Too Many Nasal Washes Cause Sinus Infections?

If you swear by nasal washes during flu season like I do, listen up:

New research indicates that even as many people use neti pots and other saline delivery systems to help prevent and treat sinus infections, nasal irrigation over the long term may actually up the number of infections you get.

The theory behind this? Constant saline can wash out the good bacteria in your nose right along with the bacteria that causes the infection, meaning your nasal immunity suffers. The lead author of this research, Dr. Talal Nsouli, therefore recommends using nasal washes during infection only and not for regular maintenance.

Not everyone agrees with him, though, so check out the link to read some opposing views. If you want my take on the subject: I use nasal irrigation religiously when I’m sick, like with my recent H1N1 flu, but not at any other time. Of course, I only have sinus cavities that hate me and not allergies, so I’ve never felt I had to use it daily.

9 responses to “Too Many Nasal Washes Cause Sinus Infections?”

  1. ML says:

    After I had sinus surgery, my doctor strongly recommended that I irrigate on a daily basis.

    My problem isn’t bacteria, but nasal polyps. They’re (non-cancerous) growths that occur inside the sinus cavities. The medical community still hasn’t figured out exactly what triggers them, but about half of patients with polyps also have allergies. Keeping the sinuses clean seems to limit their growth as well.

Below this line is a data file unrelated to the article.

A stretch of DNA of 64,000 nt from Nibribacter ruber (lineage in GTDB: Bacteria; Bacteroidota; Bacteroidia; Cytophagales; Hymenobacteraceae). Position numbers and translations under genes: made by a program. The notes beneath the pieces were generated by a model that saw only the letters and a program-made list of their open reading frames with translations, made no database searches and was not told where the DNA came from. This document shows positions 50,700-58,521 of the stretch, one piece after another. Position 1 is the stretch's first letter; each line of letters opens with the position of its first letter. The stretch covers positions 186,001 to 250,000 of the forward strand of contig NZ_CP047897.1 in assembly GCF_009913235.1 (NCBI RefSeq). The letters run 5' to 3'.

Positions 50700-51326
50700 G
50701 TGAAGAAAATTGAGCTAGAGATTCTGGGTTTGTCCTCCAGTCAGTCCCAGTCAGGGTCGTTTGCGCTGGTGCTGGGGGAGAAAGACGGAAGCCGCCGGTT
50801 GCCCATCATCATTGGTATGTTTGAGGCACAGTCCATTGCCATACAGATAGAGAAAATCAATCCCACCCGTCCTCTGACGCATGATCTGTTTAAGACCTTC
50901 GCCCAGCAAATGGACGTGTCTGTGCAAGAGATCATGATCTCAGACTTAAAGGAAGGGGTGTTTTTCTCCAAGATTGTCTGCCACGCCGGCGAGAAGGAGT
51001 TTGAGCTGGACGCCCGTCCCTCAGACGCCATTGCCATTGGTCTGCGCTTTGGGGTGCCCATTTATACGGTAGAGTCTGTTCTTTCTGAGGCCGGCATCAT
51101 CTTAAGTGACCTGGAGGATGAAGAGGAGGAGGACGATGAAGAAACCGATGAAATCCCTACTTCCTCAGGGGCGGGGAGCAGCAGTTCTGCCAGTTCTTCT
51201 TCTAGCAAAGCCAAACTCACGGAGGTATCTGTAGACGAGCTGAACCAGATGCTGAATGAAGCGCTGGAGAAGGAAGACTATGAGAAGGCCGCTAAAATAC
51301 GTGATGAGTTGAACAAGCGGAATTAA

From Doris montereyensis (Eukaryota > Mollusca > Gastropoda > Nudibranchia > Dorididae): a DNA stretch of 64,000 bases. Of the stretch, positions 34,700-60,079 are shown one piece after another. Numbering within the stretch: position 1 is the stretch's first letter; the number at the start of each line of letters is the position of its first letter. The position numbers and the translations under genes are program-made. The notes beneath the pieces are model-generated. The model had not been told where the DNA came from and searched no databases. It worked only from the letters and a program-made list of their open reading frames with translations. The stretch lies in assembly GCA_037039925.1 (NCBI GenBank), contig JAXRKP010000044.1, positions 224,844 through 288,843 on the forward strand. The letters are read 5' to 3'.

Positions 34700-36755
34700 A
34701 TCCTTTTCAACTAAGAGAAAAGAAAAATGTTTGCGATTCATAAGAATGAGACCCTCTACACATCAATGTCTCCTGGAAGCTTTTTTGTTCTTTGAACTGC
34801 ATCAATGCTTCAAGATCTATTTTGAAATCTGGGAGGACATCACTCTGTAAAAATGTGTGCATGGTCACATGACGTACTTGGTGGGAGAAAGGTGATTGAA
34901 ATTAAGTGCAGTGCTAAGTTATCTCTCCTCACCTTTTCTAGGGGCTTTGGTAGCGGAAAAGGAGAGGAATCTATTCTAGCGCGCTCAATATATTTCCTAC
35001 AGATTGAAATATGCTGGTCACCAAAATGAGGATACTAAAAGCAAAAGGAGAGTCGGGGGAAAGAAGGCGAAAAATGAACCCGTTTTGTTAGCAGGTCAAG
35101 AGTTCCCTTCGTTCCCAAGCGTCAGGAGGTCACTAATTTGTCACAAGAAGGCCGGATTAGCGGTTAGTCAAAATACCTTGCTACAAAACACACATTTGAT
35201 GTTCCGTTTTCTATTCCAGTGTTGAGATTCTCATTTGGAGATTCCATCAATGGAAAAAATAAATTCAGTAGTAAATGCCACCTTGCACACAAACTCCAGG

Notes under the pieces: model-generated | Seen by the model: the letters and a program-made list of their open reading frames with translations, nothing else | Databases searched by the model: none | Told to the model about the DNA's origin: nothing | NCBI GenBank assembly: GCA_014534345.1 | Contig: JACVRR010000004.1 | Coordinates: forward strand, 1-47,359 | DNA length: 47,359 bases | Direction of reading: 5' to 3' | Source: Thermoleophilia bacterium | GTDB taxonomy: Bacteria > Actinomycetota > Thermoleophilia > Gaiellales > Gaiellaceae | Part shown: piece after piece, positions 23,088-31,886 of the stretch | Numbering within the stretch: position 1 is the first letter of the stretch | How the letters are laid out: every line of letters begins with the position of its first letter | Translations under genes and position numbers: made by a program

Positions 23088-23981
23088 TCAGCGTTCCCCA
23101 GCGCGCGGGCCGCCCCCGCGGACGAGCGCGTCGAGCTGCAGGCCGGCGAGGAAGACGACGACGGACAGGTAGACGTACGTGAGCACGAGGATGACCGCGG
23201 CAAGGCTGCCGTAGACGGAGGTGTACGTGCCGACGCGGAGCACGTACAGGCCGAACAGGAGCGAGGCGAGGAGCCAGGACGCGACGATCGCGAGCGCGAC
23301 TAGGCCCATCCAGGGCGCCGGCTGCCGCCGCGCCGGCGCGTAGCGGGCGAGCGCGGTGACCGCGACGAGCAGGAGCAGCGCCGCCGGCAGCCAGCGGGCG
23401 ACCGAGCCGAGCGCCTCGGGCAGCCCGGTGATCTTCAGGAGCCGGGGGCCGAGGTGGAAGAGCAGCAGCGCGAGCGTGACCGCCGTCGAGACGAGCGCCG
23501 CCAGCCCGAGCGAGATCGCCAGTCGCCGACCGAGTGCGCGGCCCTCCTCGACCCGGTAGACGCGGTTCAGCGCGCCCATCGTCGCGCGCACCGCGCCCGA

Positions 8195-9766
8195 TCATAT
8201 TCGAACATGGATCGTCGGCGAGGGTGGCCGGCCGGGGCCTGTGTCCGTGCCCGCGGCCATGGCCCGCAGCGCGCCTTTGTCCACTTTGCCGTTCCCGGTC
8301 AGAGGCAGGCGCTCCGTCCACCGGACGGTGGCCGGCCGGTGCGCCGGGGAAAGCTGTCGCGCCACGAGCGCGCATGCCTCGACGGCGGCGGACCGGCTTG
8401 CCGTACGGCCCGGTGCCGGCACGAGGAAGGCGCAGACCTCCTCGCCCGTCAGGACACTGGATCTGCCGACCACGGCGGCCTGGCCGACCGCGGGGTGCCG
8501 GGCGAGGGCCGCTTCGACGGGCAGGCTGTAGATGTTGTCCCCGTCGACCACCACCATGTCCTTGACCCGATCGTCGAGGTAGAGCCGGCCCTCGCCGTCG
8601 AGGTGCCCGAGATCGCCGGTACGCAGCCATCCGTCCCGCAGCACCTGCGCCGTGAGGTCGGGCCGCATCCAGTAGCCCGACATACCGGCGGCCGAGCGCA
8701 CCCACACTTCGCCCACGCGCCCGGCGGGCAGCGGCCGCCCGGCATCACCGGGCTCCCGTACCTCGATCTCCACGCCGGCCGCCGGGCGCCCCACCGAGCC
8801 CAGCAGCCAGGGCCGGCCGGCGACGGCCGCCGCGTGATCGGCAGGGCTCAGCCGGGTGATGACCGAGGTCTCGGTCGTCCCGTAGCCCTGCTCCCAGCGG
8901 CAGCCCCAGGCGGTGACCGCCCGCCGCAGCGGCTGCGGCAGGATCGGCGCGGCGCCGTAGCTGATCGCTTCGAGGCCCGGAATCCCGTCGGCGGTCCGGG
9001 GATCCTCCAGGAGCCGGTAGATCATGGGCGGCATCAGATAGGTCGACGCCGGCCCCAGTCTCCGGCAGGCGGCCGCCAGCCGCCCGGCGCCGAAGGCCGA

The idea behind irrigation (in my case, at least) is that it removing irritants (bacteria, allergens, etc.) from the sinuses will prevent polyps from growing. If you already have polyps, it won’t shrink them, but it may prevent them from growing further or at least slowing their growth.

    Considering I had my surgery at Johns Hopkins, I think irrigation is still widely supported by the otolaryngology community. However, I think the scope of the study needs to be extended beyond simply the effects on bacteria.

  2. Steve says:

    Hi Amy, Though you might find this article interesting.

    I’m actually going to be working with Dr Wenzel later this week at the University of Pittsburgh PA, as a study subject in a different research project. The H1N1 research office is located in the same building as the SARP (severe asthma research program) .

  3. Steve says:

    meant to say “thought” you might find this article interesting.

  4. Amy says:

    ML–Good point re: research on this & polyps. My problem is all bacterial, so I hadn’t considered that angle at all.

    Steve–Thanks! Emailing you about this.

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